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Member since: Mon Oct 2, 2006, 10:23 PM
Number of posts: 4,764

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Paul Ryan falls off edge of earth.

No mention of him anywhere. Brains of GOP missing in action? Coma?

My memory and quick review of debate shows Romney did not mention troops or vets once.

Other than denying Obama's claim that he wanted to increase military spending by 2 trillion above what the generals want, I don't think Romney once mentioned the service of our current troops or veterans. His concern about Libya just seems to be to gain political points by attacking security shortfalls and blaming them on the entire Obama administration or on whoever the charges might stick.

Obama suggested some troops and vets may be among the 47% that don't pay income taxes because of low income.

Did I miss something?

The Lying GOP Presents; Scott Brown!

The BS is thick all over the country, especially tonight in the western Massachusetts senate election debate between Senator Scott Brown and Elizabeth Warren. Scotty, taking his lead from Romney and Ryan repeats the 718 Billion Dollar lie about cuts in Medicare Benefits and then with Grover N. on his shoulder he repeats the American Crossroads claim of 18 new taxes hidden in the ACA. For those wondering about that there is always the Fact checkers:


Confused about the lies at the first debate? Check this website.


Were you hoping Obama was going to be able to sort out Romney's lies for the debate audience? Lehrer wasn't about to give Obama time to do that so spread this wed address around to those who were snowed by Romney's bravado.

FactCheck does the job on Romney's claims. Says he tended to exaggerate!

Dubious Denver Debate Declarations

Obama and Romney swap exaggerations and false claims in their first meeting.
Posted on October 4, 2012

We found exaggerations and false claims flying thick and fast during the first debate between President Obama and his Republican challenger, Mitt Romney.

• Obama accused Romney of proposing a $5 trillion tax cut. Not true. Romney proposes to offset his rate cuts and promises he won’t add to the deficit.
• Romney again promised to “not reduce the taxes paid by high-income Americans” and also to “lower taxes on middle-income families,” but didn’t say how he could possibly accomplish that without also increasing the deficit.
• Obama oversold his health care law, claiming that health care premiums have “gone up slower than any time in the last 50 years.” That’s true of health care spending, but not premiums. And the health care law had little to do with the slowdown in overall spending.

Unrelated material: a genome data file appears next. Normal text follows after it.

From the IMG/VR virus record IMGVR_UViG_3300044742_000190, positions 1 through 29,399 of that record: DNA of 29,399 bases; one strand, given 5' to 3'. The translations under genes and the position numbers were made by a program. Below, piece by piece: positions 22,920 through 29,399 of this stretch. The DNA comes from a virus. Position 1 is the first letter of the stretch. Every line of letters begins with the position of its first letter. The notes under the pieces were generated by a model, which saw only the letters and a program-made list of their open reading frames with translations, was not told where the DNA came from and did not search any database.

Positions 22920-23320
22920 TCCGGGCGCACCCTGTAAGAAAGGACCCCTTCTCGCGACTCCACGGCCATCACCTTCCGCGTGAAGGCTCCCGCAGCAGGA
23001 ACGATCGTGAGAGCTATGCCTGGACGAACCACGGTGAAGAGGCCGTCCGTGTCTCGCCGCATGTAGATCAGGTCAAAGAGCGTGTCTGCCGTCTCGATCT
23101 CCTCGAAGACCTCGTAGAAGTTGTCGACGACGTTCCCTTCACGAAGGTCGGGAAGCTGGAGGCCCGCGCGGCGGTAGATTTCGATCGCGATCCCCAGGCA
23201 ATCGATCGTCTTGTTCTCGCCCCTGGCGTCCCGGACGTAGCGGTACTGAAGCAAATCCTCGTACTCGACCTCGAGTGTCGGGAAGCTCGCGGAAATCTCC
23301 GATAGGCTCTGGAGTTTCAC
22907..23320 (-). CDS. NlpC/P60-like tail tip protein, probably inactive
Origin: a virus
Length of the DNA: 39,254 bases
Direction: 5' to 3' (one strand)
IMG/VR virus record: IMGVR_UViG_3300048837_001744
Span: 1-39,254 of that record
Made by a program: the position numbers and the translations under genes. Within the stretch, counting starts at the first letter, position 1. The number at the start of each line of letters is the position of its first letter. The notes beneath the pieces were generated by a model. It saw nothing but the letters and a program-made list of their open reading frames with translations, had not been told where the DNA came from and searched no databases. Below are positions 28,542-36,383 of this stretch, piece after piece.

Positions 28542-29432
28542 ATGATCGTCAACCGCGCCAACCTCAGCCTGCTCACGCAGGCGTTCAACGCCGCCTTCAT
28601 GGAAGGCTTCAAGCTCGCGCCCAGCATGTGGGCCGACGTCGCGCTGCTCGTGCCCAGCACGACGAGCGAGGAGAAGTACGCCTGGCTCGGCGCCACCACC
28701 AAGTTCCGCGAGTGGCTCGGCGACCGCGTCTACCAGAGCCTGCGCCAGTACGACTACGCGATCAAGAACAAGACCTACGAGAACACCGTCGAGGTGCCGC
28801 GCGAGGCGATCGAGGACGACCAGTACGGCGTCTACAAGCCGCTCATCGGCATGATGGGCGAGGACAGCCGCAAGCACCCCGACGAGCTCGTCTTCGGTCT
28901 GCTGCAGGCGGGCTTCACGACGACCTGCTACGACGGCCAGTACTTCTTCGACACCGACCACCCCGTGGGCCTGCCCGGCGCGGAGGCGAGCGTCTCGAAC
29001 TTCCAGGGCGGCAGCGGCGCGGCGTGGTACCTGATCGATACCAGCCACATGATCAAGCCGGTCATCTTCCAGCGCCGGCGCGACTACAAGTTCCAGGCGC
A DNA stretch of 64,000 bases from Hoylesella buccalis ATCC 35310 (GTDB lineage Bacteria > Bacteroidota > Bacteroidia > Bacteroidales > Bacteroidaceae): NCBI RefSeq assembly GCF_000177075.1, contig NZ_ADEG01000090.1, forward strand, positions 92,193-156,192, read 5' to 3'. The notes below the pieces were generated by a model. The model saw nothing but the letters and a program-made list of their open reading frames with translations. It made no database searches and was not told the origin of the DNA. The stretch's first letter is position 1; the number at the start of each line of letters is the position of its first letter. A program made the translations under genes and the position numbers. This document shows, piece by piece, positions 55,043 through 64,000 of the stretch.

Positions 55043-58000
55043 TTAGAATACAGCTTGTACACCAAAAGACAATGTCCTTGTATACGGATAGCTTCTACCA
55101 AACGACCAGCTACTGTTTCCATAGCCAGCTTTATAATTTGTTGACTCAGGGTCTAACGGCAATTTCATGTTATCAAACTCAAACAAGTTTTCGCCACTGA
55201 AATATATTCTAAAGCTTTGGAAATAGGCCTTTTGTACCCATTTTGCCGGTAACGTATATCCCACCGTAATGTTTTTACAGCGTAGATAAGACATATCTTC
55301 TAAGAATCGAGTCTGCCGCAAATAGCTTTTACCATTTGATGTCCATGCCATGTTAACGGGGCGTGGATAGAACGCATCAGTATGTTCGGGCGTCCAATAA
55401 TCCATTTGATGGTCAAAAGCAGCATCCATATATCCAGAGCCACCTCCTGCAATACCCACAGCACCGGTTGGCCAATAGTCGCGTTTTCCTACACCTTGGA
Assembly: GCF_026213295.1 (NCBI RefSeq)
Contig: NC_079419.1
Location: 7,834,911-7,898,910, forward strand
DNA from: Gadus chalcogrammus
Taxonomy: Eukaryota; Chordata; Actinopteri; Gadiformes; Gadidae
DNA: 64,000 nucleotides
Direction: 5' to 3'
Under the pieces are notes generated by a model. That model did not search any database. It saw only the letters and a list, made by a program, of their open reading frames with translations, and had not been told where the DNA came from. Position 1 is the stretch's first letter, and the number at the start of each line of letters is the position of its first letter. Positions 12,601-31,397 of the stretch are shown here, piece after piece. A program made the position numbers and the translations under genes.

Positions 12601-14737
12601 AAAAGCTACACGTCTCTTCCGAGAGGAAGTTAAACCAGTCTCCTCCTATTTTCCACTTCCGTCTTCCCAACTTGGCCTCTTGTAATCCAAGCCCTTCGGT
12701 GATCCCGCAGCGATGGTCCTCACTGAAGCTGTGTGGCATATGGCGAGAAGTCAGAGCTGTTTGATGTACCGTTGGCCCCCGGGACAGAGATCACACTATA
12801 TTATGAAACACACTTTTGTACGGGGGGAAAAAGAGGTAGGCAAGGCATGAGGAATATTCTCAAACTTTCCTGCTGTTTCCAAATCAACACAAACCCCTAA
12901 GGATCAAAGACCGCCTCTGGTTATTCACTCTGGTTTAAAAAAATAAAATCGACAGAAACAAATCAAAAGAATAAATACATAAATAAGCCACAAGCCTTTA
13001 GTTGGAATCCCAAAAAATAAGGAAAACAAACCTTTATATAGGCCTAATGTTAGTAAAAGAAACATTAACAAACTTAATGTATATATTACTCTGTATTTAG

• Romney claimed a new board established by the Affordable Care Act is “going to tell people ultimately what kind of treatments they can have.” Not true. The board only recommends cost-saving measures for Medicare, and is legally forbidden to ration care or reduce benefits.
• Obama said 5 million private-sector jobs had been created in the past 30 months. Perhaps so, but that counts jobs that the Bureau of Labor Statistics won’t add to the official monthly tallies until next year. For now, the official tally is a bit over 4.6 million.
• Romney accused Obama of doubling the federal deficit. Not true. The annual deficit was already running at $1.2 trillion when Obama took office.
• Obama again said he’d raise taxes on upper-income persons only to the “rates that we had when Bill Clinton was president.” Actually, many high-income persons would pay more than they did then, because of new taxes in Obama’s health care law.
• Romney claimed that middle-income Americans have “seen their income come down by $4,300.” That’s too high. Census figures show the decline in median household income during Obama’s first three years was $2,492, even after adjusting for inflation.
• Obama again touted his “$4 trillion” deficit reduction plan, which includes $1 trillion from winding down wars that are coming to an end in any event.

Romney sometimes came off as a serial exaggerator. He said “up to” 20 million might lose health insurance under the new law, citing a Congressional Budget Office study that actually put the likely number who would lose employer-sponsored coverage at between 3 million and 5 million. He said 23 million Americans are “out of work” when the actual number of jobless is much lower. He claimed half of all college grads this year can’t find work, when, in fact, an AP story said half either were jobless or underemployed. And he again said Obama “cut” $716 billion from Medicare, a figure that actually reflects a 10-year target for slowing Medicare spending, which will continue to grow.

Note: This is a summary only. The full article with analysis, images and citations may be viewed on our website:

Romney takes his debate talking points from Factcheck.org.

Goes down list of untruths one by one and repeats them in front of 40 million debate viewers. Will anyone besides Obama step up and tell America about this guys lies?

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